Allan Rodrigues’ struggle on loan at Hertha Berlin this season may impact on his long-term future at Liverpool, due to work-permit regulations.
Allan made the move to the Olympiastadion in August, after impressing Hertha manager Pal Dardai in training over the summer.
The Brazilian’s time in Berlin is designed to secure a work permit to play for Liverpool from next season and beyond, after complications following his £250,000 move from Internacional in 2015.
However, it has not all gone smoothly for the 19-year-old so far, with Allan struggling for game time as Hertha make an unexpected bid for the Bundesliga title.
So how will this affect Allan’s chances of qualifying for a work permit next season, and what is next for the midfielder?
Struggles at Hertha
When Allan made the move to Hertha, it looked to be a great piece of business by Jurgen Klopp and the Reds’ hierarchy.
Having already spent time on loan in Finland (with SJK) and Belgium (with Sint-Truiden), joining a side who finished seventh in the Bundesliga in 2015/16 was a major step up in quality.
Making the move to Klopp’s former homeland, too, Allan’s spell in Germany looked set to be a fruitful one.
But, so far, this hasn’t proved to be the case, with Allan struggling for both minutes and form under Dardai in the Bundesliga and the DFB-Pokal.
He was an unused substitute in Hertha’s first three league games of the season, victories over SC Freiburg, FC Ingolstadt and Schalke 04, before being thrown in at the deep end in September.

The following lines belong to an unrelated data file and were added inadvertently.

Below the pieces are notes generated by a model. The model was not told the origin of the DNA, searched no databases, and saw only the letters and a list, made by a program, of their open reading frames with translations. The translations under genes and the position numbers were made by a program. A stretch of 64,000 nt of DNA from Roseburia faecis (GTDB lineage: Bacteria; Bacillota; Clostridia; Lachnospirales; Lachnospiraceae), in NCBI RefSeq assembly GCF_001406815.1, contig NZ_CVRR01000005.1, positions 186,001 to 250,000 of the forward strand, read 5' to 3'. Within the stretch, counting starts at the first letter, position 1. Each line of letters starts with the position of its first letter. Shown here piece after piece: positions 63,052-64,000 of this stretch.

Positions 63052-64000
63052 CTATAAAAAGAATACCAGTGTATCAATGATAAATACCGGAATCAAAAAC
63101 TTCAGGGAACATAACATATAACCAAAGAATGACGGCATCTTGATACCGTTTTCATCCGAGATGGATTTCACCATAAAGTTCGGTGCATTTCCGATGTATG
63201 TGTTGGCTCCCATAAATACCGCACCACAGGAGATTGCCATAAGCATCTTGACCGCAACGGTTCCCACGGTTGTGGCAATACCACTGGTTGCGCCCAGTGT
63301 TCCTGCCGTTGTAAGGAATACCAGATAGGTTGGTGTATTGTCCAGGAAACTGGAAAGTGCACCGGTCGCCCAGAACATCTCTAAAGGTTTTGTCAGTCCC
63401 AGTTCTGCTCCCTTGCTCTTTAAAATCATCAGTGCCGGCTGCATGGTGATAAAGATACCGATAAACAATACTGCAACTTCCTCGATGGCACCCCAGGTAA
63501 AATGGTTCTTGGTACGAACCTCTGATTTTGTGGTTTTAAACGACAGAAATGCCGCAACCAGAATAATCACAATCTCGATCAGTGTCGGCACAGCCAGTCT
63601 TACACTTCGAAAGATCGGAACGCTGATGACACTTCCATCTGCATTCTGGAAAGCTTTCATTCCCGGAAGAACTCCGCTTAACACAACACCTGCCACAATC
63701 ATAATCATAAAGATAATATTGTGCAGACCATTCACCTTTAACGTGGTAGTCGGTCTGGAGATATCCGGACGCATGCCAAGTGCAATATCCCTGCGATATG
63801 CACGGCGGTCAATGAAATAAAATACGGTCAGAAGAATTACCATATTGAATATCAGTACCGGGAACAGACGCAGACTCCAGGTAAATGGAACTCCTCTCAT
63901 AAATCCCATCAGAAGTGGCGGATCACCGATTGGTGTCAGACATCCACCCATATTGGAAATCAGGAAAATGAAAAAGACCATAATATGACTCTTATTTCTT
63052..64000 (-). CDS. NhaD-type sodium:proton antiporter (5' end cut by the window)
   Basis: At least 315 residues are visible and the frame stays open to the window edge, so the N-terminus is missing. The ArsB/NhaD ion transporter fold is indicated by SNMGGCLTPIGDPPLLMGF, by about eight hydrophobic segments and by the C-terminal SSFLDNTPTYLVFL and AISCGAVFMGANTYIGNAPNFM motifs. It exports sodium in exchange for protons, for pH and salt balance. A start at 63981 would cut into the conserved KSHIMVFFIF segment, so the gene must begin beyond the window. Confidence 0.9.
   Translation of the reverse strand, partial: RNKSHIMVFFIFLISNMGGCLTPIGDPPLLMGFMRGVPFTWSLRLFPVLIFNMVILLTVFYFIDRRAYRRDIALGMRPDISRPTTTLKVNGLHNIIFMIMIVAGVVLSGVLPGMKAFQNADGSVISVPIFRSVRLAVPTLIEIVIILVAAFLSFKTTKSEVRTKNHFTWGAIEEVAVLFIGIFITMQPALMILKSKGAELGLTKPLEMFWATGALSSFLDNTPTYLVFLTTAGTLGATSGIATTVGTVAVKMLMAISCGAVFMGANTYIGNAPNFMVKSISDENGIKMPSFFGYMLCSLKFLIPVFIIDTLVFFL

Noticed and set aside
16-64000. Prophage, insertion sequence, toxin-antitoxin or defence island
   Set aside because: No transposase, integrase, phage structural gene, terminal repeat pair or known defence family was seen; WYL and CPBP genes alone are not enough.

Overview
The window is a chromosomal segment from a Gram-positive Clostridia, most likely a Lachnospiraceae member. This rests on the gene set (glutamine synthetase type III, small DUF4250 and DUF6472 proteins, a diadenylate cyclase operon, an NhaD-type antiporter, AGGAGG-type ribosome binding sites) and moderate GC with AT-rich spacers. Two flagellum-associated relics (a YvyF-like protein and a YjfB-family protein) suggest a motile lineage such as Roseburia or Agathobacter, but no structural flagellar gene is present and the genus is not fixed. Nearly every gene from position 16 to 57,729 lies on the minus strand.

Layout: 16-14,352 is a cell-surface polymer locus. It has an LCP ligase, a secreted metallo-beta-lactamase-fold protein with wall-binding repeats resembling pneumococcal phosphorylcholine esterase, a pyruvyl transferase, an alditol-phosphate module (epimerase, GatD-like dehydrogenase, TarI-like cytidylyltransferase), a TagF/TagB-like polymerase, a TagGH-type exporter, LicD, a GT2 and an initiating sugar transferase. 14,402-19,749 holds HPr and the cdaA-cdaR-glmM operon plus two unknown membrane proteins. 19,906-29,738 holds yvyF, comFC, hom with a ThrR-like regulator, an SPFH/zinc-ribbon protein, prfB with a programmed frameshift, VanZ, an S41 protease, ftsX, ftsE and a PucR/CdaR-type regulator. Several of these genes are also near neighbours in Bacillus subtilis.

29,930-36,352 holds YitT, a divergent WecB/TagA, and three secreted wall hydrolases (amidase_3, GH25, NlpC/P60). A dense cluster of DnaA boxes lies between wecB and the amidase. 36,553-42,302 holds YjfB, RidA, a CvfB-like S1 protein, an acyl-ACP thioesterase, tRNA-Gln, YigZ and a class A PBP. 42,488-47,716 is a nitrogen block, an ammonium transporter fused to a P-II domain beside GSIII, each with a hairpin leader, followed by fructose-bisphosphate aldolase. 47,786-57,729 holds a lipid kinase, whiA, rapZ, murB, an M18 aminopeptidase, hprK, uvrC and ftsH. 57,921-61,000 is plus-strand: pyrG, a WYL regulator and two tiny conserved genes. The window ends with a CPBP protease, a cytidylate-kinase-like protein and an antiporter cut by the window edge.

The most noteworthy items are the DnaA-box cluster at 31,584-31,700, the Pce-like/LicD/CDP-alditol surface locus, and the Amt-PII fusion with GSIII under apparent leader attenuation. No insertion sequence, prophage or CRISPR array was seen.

Allan made his debut in the blue and white of Berlin away to Bayern Munich, partnering Fabian Lustenberger and Mitchell Weiser in midfield, and his night was clouded by a disappointing error that led to the Bavarians’ second goal of the night.
Caught in possession by ex-Barcelona midfielder Thiago Alcantara, Allan underlined his inexperience, allowing Bayern to surge towards a comfortable victory at a crucial time.
It was far from a poor performance, with Allan’s willing to show for the ball and distribute cleanly and efficiently, but his return to the bench for the next game against Eintracht Frankfurt was telling.
Allan has made just nine appearances in all competitions so far, including three starts, playing just 377 minutes at an average of 41.9 minutes per game.
Each of his three starts, bizarrely, have come against sides challenging with Hertha for the Bundesliga title: Bayern, Hoffenheim 1899 and, most recently, RP Leipzig.
This could show Dardai’s faith in Allan’s big-game composure, but that the youngster has suffered defeat in each one—3-0 to Bayern; 1-0 to Hoffenheim; and 2-0 to Leipzig—is far from a flattering record.
Furthermore, this approach by Dardai is doing Allan no favours in his long-term push for a work permit.
Allan’s Work Permit Application
Given the under-the-radar nature of his move from Internacional, Allan was always likely to spend time away from Liverpool on loan in order to gain the requisite experience for a work permit.
But with the target believed to be a successful application for the 2017/18 campaign, Klopp’s plans may need to be altered as he plots to welcome Allan to his squad.
Introduced in 2015, the FA’s new work-permit regulations were imposed to reduce the influx of non-EU players into the Premier League and Football League, with chairman Greg Dyke explaining the changes.